Population Shock and the economic pie



Abul Rizvi is a retired academic living in Australia’s national capital, Canberra. He’s an expert in population ageing. But more than this, he is a hands-on practitioner, having actively managed Australia’s migration program between 1995-2007.

To say he knows a thing or two about population is an understatement.

Happily for the rest of us, he has distilled his nearly 30 years of experience and research into an 80-page volume, Population Shock.

I read it in a couple of hours this morning and am now sharing, as it raises important talking points for anyone concerned about how a decline in global population can be managed for the benefit of all.

Rizvi’s book talks largely to the Australian experience, but lessons here can apply anywhere.

He defines population ageing and decline to be one of the major challenges of the 21st Century – alongside climate change, geo-political volatility and possible future pandemics.

He describes four stages of population ageing – the boomers’ childhood, adulthood, ageing and finally when boomers die out. It’s a handy framework to better understand the relationship between population, economics and societal changes.

Where Rizvi gets really interesting is when he discusses the fourth stage – one typified by weak consumption and declining wage share of GDP. He highlights the consequences of this vis-a-vis greater wealth and income inequality (quoting Thomas Piketty in Capital) predicting inequality will grow faster. The Australian Government, Rizvi believes, is creating a false dichotomy between the choice of growing the economic pie versus better distributing it. These objectives do not have to be mutually exclusive, he believes.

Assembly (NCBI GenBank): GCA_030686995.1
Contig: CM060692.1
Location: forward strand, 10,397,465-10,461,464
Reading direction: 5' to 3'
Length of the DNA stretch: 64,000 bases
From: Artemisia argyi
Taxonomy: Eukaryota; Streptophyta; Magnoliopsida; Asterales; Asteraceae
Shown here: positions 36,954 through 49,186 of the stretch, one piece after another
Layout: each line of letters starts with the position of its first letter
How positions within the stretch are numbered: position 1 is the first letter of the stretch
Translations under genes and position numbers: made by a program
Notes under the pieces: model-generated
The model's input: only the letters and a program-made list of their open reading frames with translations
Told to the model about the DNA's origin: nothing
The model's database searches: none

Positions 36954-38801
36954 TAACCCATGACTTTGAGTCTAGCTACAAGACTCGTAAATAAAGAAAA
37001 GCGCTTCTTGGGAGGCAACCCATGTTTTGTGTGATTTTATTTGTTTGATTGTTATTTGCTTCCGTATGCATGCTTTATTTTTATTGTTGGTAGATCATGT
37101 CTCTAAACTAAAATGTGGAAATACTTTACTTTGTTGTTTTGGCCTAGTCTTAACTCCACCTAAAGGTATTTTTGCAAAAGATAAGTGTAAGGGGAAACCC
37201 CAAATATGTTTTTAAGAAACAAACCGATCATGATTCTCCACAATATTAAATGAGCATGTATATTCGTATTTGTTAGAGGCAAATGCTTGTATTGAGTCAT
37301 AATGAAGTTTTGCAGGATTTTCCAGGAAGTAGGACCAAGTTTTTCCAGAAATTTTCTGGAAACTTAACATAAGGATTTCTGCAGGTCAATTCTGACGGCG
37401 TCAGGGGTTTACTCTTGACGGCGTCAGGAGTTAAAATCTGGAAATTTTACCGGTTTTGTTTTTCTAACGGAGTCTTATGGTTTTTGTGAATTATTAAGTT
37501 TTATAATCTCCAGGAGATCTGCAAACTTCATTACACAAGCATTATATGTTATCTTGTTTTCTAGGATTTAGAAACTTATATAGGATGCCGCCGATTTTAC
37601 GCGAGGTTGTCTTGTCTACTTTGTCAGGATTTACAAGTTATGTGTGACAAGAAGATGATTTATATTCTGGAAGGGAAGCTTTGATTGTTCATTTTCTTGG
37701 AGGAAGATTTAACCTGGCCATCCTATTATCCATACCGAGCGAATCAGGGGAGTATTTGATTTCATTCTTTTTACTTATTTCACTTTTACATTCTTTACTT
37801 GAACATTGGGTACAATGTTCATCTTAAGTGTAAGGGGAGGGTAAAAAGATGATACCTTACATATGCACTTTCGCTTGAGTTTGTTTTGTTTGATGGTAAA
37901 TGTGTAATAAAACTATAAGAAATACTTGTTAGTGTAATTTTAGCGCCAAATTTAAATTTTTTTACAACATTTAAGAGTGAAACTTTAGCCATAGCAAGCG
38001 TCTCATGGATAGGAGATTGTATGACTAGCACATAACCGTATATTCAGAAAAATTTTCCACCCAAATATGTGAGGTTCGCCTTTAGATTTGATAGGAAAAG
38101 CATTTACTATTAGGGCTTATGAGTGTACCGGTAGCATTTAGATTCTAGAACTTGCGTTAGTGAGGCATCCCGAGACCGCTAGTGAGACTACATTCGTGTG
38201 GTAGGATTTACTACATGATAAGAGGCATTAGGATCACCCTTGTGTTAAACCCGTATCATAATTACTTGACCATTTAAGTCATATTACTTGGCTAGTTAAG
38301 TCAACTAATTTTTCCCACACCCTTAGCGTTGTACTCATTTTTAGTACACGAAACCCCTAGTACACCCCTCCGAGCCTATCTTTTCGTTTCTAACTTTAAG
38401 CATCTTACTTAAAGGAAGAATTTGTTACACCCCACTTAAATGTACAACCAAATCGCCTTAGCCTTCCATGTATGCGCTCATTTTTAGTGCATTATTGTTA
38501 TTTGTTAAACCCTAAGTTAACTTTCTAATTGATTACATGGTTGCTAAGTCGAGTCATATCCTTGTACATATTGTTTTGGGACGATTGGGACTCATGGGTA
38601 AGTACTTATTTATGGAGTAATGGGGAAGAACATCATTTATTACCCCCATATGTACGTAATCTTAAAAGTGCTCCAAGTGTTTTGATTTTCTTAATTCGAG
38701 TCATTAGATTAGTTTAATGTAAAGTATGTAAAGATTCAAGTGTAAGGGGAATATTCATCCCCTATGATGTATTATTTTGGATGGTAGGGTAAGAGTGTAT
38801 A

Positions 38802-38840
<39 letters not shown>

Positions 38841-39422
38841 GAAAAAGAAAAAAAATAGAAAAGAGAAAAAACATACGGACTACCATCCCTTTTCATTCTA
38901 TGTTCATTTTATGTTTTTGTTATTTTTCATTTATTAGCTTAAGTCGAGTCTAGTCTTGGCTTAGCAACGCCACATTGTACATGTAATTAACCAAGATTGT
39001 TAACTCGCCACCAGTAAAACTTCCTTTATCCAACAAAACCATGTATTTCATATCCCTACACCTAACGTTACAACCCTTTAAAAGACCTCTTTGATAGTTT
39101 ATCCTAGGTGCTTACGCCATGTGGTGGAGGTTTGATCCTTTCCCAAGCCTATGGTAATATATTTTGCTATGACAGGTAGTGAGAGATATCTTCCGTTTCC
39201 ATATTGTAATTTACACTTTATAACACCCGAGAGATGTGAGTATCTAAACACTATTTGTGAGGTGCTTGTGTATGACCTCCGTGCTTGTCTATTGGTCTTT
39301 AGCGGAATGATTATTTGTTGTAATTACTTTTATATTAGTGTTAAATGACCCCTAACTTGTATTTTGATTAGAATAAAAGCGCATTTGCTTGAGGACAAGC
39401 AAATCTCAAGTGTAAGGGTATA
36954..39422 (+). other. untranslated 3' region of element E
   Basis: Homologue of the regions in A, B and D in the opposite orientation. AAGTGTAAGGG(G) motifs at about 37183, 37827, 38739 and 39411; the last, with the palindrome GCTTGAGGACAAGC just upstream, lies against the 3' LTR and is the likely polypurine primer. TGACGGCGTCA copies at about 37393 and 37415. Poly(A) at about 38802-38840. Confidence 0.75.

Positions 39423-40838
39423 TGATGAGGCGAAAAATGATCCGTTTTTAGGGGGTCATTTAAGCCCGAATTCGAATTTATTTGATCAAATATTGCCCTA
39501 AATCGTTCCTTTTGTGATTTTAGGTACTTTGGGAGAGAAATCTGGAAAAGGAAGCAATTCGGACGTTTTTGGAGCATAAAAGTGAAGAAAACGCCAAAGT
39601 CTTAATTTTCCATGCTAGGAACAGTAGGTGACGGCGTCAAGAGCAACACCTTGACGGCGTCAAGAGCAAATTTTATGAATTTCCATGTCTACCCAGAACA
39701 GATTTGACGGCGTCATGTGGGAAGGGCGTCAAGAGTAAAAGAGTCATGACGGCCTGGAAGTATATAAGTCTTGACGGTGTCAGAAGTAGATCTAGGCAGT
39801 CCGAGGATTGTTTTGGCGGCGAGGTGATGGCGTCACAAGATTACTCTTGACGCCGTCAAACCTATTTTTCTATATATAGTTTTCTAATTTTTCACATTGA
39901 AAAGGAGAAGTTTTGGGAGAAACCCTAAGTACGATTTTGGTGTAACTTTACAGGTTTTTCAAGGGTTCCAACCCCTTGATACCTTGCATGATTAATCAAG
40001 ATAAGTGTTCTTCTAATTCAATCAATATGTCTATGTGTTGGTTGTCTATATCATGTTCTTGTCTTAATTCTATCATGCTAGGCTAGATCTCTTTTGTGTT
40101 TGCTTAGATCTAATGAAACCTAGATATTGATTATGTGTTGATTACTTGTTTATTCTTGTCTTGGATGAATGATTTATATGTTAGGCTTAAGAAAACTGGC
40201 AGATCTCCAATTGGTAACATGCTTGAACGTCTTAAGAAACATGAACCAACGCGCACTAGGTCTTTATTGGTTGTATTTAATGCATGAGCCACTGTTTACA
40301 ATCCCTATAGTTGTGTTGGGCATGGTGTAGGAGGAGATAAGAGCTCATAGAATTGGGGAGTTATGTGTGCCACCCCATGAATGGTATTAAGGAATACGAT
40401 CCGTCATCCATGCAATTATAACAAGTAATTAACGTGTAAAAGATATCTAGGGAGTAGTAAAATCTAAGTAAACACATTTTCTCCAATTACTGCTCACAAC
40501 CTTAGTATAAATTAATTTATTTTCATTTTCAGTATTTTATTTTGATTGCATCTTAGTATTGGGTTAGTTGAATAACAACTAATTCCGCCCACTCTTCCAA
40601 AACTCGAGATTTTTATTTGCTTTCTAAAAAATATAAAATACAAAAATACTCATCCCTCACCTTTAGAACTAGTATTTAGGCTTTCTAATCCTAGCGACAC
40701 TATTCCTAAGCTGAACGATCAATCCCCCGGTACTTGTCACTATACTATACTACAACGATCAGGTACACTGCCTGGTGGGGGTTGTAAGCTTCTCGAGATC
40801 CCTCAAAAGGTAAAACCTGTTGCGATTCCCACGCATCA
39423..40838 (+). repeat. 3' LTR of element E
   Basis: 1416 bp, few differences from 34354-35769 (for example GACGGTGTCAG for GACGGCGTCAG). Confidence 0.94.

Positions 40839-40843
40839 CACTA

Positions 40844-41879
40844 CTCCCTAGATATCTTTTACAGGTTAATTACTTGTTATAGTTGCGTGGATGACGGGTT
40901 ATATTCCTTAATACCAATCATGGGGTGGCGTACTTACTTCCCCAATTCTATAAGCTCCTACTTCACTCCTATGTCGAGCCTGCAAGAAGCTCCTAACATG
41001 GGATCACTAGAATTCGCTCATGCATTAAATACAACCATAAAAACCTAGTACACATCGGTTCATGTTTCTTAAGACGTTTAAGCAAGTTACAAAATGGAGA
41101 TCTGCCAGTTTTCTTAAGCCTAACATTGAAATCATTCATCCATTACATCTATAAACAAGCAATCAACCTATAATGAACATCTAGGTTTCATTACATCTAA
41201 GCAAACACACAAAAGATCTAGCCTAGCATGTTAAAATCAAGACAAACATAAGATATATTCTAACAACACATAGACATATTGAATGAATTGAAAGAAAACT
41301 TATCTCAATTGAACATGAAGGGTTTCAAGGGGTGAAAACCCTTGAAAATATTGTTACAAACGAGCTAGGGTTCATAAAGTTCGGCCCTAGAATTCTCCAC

But currently, he maintains, the owners of capital in Australia are receiving a ‘free kick’ with a favourable taxation regime for those who invest and a lack of an inheritance tax. The average inheritance tax across the OECD is 15%. Australia remains one of the few outliers with none whatsoever.

The two main challenges Rizvi leaves us with is how Australia can continue to import migrants at a fast enough rate to sustain the economy – whilst using migration as a political football on a regular basis. This will no doubt be tested in the ‘argey-bargey’ during the imminent federal election. Secondly, how to challenge the status quo of ever lower taxes for business and the wealthier sector of the population at the expense of the masses, which seems unlikely to change anytime soon.

Population Shock is a quick and easy read – but an important one. Australia has proudly promoted itself as one of the world’s most multicultural nations. But can it continue to attract younger workers when the rest of the ageing world is beckoning them as well?

Abul Rizvi

Population Shock


Monash University Publishing